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Introduction to Database Management System

  • Utsav Mishra
  • Feb 18, 2022
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Hello, remember those exam circulars you used to get when you were in school? Or those school diaries? Or even the timesheet that you fill every day before leaving work?


All these had one thing in common. Guessing that yet? They all had data arranged in a specific format. All of these were a medium for us to store data in a better way rather than keeping it scattered. 


Just imagine getting 5 different slips for examination schedules of 5 different subjects. Sounds odd? Yes, it is. Here data is unarranged and is taking a lot of unnecessary space too. But when this data is arranged together in a better way it is called to be in a “Database”.


A database is a logically organised collection of structured data. In the electronic world, it is a collection of structured data kept in an electronic device. This database is usually managed by something called a database management system or DBMS.


In this blog, we are going to look at the same. So, let us begin with some really valuable information on what a database management system is.


What is DBMS?


A database management system (DBMS) is a piece of software that allows users to conveniently manage databases. It gives users access to the database's fundamental data and allows them to interact with it. These actions can range from simple data queries to the creation of database schemas that have a significant impact on the database structure.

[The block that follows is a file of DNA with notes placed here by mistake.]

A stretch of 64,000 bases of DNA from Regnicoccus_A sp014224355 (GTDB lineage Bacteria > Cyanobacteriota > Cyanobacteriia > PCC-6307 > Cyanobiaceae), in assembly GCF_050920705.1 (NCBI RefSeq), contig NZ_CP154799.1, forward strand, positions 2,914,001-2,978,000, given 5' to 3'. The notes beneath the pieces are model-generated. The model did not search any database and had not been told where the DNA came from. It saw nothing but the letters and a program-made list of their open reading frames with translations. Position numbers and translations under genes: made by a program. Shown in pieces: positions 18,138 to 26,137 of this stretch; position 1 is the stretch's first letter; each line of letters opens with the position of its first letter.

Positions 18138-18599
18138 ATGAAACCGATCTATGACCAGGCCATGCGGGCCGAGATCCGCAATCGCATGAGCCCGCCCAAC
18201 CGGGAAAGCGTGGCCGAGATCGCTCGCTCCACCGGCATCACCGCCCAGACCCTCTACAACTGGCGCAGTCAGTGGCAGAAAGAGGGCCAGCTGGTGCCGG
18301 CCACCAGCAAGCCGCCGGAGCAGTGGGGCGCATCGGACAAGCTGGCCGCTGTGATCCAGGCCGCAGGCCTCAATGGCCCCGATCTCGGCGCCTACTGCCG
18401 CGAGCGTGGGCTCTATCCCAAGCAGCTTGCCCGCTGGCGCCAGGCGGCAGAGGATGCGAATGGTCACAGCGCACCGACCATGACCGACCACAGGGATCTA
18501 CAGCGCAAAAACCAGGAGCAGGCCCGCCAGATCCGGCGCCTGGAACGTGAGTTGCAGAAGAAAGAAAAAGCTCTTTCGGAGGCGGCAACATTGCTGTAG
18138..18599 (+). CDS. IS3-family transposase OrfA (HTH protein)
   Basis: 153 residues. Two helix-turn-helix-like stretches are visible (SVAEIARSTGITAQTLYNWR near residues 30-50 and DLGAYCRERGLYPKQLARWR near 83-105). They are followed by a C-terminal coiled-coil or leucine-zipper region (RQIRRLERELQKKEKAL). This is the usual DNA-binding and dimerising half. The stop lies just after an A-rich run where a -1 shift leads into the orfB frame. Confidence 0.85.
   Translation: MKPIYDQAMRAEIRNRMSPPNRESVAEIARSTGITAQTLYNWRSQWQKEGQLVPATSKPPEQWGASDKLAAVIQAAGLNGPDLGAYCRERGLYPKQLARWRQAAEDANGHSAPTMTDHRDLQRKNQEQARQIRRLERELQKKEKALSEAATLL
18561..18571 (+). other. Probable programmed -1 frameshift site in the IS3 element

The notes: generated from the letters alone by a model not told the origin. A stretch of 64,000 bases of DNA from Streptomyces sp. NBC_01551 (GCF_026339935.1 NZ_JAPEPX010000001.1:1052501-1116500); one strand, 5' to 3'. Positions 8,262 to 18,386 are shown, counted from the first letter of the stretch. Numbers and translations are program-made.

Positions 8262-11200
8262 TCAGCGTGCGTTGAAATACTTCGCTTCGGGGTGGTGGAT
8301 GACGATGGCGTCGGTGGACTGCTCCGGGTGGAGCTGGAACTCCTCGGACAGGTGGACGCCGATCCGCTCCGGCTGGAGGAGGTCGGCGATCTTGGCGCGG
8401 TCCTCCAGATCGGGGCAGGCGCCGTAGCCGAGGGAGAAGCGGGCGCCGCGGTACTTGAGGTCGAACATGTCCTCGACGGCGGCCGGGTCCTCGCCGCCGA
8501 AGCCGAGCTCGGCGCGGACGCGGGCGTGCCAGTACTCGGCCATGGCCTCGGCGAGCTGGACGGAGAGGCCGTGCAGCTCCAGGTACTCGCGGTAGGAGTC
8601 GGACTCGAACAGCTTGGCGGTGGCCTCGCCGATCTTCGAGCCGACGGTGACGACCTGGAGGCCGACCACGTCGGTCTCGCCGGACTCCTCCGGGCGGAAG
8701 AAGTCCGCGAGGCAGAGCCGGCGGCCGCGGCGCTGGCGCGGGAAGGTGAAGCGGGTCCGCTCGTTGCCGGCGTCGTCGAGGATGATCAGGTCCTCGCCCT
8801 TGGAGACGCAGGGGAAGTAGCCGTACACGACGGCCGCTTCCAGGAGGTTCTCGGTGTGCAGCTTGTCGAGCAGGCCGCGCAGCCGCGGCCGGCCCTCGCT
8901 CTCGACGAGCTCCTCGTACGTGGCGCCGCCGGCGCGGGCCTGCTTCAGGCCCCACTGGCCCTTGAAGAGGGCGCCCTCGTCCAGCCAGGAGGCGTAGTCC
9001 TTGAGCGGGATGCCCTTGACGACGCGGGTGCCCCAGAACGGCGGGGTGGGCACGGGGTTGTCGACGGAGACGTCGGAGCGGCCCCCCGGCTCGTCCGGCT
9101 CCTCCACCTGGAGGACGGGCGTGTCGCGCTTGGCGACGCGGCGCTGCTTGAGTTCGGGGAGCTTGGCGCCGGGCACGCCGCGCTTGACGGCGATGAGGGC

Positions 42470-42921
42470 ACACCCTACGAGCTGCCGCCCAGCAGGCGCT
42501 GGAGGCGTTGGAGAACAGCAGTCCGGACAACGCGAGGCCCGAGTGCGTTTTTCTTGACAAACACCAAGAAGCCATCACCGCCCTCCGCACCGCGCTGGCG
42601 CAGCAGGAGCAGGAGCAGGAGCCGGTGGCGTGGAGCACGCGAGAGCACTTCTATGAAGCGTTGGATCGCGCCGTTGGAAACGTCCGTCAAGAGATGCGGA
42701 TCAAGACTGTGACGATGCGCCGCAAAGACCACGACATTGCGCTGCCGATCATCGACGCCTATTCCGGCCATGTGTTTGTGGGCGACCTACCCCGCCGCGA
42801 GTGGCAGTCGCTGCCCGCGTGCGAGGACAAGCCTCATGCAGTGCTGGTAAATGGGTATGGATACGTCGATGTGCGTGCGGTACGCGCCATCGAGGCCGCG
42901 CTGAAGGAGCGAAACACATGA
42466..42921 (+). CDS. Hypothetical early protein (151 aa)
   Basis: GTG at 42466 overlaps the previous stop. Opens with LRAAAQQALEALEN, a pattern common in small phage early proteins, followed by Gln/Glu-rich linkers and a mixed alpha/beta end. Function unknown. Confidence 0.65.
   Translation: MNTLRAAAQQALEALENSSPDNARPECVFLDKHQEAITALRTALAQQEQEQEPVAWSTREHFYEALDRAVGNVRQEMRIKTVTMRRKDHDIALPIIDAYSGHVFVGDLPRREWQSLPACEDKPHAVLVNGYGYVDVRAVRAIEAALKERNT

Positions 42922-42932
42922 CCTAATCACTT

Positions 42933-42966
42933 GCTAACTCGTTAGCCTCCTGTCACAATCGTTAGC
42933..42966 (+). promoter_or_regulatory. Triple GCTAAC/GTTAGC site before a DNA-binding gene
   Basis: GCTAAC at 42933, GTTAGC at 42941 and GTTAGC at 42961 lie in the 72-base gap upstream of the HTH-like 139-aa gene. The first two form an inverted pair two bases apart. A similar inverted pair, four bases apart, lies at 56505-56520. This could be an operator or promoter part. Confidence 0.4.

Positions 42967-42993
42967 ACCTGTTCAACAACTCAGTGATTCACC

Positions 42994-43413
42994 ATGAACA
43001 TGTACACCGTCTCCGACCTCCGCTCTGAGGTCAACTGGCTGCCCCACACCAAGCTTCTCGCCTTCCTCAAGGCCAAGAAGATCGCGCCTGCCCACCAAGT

Furthermore, DBMS allow users to interact with a database securely and concurrently while protecting data integrity. (here)


A database management system is essentially a computerised data-keeping system. Users of the system are given the ability to execute a variety of actions on it, such as manipulating the data in the database or managing the database structure itself. The data structures or types of Database Management Systems (DBMSs) are classified into different types. 


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Types of DBMS


There are mainly 4 types of DBMS. they are:


1. Hierarchical DBMS


Data is stored in a parent-children relationship node in a hierarchical database management system (hierarchical DBMSs) paradigm. In a hierarchical database, entries contain information about their groups of parent/child connections in addition to real data.


Data is grouped into a tree-like form in a hierarchical database model. The information is kept in the form of a set of fields, each of which has just one value. The entries are connected by links that form a parent-child relationship. Each child entry in a hierarchical database model has only one parent. A parent can have more than one child.